The Broads’ landscape influenced its history. Breydon Water near Great Yarmouth is the remains of a large river mouth. This estuary was vitally important to the area for trade as were the rivers. But it was also open to attack. First came the Romans who built Burgh Castle Fort and filled it with soldiers on horseback to see off attacks from the local Saxon people.
Water, Mills and Marshes will be supporting people recovering from substance and alcohol misuse to develop creative skills and describe Burgh Castle Fort for us all in new ways with words, pictures and sound.
Viking raiders followed. Even more recently, during the First World War Great Yarmouth was the first target in the UK of the massive German airships known as Zeppelins.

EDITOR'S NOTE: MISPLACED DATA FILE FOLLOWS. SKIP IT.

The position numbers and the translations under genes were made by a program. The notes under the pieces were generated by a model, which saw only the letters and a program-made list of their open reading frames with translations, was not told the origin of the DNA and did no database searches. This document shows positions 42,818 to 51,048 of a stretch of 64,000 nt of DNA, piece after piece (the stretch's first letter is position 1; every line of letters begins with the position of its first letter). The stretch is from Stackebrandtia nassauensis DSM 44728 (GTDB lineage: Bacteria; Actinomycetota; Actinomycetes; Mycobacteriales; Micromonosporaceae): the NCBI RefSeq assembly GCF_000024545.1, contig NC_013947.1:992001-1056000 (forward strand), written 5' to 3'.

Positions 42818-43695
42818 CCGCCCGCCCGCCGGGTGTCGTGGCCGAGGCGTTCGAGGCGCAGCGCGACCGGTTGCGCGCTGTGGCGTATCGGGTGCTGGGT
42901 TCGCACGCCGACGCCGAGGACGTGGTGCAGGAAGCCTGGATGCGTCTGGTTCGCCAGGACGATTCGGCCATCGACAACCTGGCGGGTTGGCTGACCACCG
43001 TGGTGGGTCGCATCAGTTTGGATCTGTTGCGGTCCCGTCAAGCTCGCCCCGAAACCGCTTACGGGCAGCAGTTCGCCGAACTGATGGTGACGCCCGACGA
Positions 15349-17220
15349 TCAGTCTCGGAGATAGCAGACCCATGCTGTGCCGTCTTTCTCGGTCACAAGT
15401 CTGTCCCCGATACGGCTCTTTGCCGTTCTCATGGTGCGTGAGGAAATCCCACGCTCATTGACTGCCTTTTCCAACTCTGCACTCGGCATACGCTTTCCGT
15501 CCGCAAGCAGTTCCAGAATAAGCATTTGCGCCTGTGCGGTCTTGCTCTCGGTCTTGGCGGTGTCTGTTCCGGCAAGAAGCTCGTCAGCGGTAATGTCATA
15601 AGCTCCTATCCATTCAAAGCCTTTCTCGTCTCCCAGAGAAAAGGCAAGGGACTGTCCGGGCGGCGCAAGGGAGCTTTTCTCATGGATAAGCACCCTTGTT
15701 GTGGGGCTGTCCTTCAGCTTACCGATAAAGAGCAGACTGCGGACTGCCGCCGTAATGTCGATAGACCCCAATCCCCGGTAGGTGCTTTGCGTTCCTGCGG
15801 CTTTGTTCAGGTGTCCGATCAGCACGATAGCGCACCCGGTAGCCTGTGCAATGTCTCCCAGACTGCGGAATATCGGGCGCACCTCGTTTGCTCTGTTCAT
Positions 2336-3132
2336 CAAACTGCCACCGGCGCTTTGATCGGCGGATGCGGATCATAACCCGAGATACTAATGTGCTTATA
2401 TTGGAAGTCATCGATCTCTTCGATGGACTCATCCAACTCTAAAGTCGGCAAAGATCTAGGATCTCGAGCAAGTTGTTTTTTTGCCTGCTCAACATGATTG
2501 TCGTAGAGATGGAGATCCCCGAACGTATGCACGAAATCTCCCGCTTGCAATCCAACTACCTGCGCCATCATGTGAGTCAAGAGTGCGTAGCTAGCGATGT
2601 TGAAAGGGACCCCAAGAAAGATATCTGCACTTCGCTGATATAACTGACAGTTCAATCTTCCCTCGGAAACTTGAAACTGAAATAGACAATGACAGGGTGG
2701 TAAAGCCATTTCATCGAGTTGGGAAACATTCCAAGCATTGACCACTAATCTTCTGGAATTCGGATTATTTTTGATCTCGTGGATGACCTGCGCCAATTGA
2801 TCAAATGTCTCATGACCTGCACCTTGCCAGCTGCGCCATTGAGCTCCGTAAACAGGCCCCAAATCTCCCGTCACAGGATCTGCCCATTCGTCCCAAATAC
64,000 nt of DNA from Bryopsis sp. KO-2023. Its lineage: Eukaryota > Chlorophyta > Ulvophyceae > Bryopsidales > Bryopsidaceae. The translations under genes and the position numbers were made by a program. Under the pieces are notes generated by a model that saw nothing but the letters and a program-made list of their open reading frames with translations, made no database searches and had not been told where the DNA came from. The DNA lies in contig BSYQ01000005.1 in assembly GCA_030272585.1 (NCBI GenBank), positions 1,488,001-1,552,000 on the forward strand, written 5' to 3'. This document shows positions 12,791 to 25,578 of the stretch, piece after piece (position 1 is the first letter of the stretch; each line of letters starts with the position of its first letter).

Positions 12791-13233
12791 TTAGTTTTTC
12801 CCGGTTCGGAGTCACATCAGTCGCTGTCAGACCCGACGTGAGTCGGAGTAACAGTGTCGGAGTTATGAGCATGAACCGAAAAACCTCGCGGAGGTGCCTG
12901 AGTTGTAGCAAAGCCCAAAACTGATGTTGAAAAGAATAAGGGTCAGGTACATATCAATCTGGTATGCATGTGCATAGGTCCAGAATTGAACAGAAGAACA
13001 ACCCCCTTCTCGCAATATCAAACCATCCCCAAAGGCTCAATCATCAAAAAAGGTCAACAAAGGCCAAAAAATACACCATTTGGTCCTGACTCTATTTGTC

Victorian engineering skills were used to build the New Cut, a dead straight water channel. As well as providing a more direct link from the port of Lowestoft to Norwich, this bypassed the port of Great Yarmouth where organised theft of cargo was common.
Over the centuries, the industrious landscape of the Broads has transformed to become a place of recreation for over eight million visitors every year. Fishing, sailing and wildlife watching holidays are all supporting local businesses providing for these visitors.
You will also be invited to contribute your local knowledge to form part of “The Halvergate Drama”, a play, which will tour all over East Anglia.
Water, Mills and Marshes will help us all share and learn the history of those, past and present, who live and work in the stunning Broads’ landscape.